Other observations that I found interesting from my time at the reserve were instructive as far as bigfoot research goes. Many of these monkeys had long hair on their shoulders and the base of their heads. This same feature is often reported in bigfoots, with hair up to 24 inches long or more. Such a thick coat of long hair would be an obvious adaptation for cold-dwelling primates, such as these monkeys or bigfoots. Also, I had a good close look at the hands and feet of the monkeys, and noticed the course textures to their skin ridge detail. I am looking for similar marks on footprint casts from both sasquatches and orang pendeks.
The town hall meeting was held at a tea house surrounded by beautiful tea fields. In attendance were two of the six government workers who saw a yeren back in 1976, and later petitioned the government to fund expeditions to discover the creatures. Several other witnesses had excellent observations for us as well. Most, but not all, of the sightings were of creatures in the six-foot range. One sighting by a man named Mr. Qu seemed to indicate a very large creature, and that is the one I chose to follow up on.
Mr. Qu’s sighting occurred a good distance into the forest on a small trail he uses to gather medicinal herbs (in this case, fungi) which he sells to make a living. Mr. Qu was walking downhill after gathering his herbs, and he encountered a yeren walking uphill on the same path. The two stopped dead in their tracks and looked briefly at one another before the yeren took off to its right towards a deep ravine. Mr. Qu had a good look at the creature’s side profile from approximately 23 yards away. He described a massive creature, almost as wide from front to back as from shoulder to shoulder. It was dark brown or black in color, and it used it hands to break branches in its path as it pushed through the forest. Using a branch that it passed under, we determined that it was somewhere in the vicinity of 7.5 feet tall. Finally, here was some evidence that we might be dealing with something that has the size of the North American bigfoots back home. This sighting leads me to believe that if the yeren and bigfoot are not the same species, then they are extremely closely related, and probably have many of the same behaviors. This proved to the case in Australia, and now I had some evidence that it might be true in China as well. After all, it makes more sense that the same (or almost the same) species is what populates the huge curve from Australia into eastern Asia, up into Russia, and over the Bering Strait into North America.
Mr. Qu told me an interesting fact after we were done filming. Apparently, the valley into which the yeren headed once was inhabited by an old hermit. That man moved there and lived alone to be closer to the yerens that he knew inhabited the area. That man is now reportedly dead, the cabin is gone, and no word of his research has ever made it to western ears.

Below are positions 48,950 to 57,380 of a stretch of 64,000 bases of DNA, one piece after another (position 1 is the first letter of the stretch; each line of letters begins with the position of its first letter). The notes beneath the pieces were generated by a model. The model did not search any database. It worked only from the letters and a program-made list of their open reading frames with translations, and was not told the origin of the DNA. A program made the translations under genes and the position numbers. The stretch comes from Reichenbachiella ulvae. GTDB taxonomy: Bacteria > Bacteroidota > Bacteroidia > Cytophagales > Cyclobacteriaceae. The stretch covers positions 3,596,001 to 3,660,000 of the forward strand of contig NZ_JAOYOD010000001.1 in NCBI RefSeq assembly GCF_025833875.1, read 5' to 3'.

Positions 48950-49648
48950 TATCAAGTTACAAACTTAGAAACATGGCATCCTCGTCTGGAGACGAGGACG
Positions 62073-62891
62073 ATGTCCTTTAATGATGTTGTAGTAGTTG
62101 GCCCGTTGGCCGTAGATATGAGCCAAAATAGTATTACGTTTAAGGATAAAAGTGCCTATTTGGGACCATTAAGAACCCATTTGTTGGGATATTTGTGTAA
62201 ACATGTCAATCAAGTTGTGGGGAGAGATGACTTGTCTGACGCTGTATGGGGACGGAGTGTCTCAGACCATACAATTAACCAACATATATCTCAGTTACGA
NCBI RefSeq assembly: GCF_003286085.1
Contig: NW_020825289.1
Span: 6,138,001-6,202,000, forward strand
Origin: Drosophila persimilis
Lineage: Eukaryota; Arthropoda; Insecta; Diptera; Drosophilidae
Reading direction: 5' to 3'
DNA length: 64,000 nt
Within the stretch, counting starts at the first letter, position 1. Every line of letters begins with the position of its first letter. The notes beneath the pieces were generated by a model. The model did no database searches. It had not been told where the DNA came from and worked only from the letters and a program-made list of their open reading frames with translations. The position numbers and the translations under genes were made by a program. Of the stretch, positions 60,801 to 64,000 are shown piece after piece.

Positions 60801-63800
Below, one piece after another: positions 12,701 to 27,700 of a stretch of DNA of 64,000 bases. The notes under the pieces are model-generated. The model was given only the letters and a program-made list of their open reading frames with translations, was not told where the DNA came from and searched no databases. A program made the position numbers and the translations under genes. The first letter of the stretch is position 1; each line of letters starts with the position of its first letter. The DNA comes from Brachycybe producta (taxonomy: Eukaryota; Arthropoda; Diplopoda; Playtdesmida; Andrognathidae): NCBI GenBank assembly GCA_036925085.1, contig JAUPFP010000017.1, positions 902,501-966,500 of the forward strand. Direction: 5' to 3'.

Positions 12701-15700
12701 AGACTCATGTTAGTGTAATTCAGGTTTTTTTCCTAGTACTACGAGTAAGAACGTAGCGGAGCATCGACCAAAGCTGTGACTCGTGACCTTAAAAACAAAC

The sighting by Mr. Luo and Mr. Zhou was a pretty typical road crossing. The creature they witnessed came down from a steep hillside, was spotted by the witnesses in the car, and then ran down into a thickly wooded ravine. Mr. Luo later returned to the site and went down into this ravine and found footprints, which he cast. These prints were shared with us by Professor Wang earlier in the expedition.
What is remarkable about their encounter is that the Chinese government has invested in a road-side marker commemorating their experience. In fact, the area surrounding Tienman Mountain has numerous signs and engravings showing where witnesses have encountered yerens. Before the government invests in such a sign or engraving, they thoroughly interview the witness to determine the authenticity of the encounter. (I don’t know what the consequences of lying to the government would be, but I suspect they would be pretty harsh.)
While waiting for others to finish filming interviews, Bobo and I wandered away and discovered an out-of-the-way museum totally devoted to yeren research. We were not told of the presence of this museum, so we made a little time to read up on the subject through their displays. Of most interest in the museum were two original footprint casts under glass. Since nobody was around, I figured out a way to remove the casts from their display cases so I could photograph them using a phone for scale. The phone is 5 inches long, which shows that the cast in photo #1 is over 15 inches long, and the cast in photo #2 is 13 inches. Both casts showed toes, though these are a bit hard to discern in the pictures. The proportions are the same as any number of footprint casts from North America.
Our Chinese expedition was insightful for my personal development of a world-wide view of unknown hominoids. There is definitely something going on there, and it seems to be the same thing as is going on here: at least one species of unknown, hairy biped has avoided detection by the scientific community, but is still thriving in the wilds. With the support of the Chinese government, perhaps our Chinese counterparts will be the first to prove the species exists.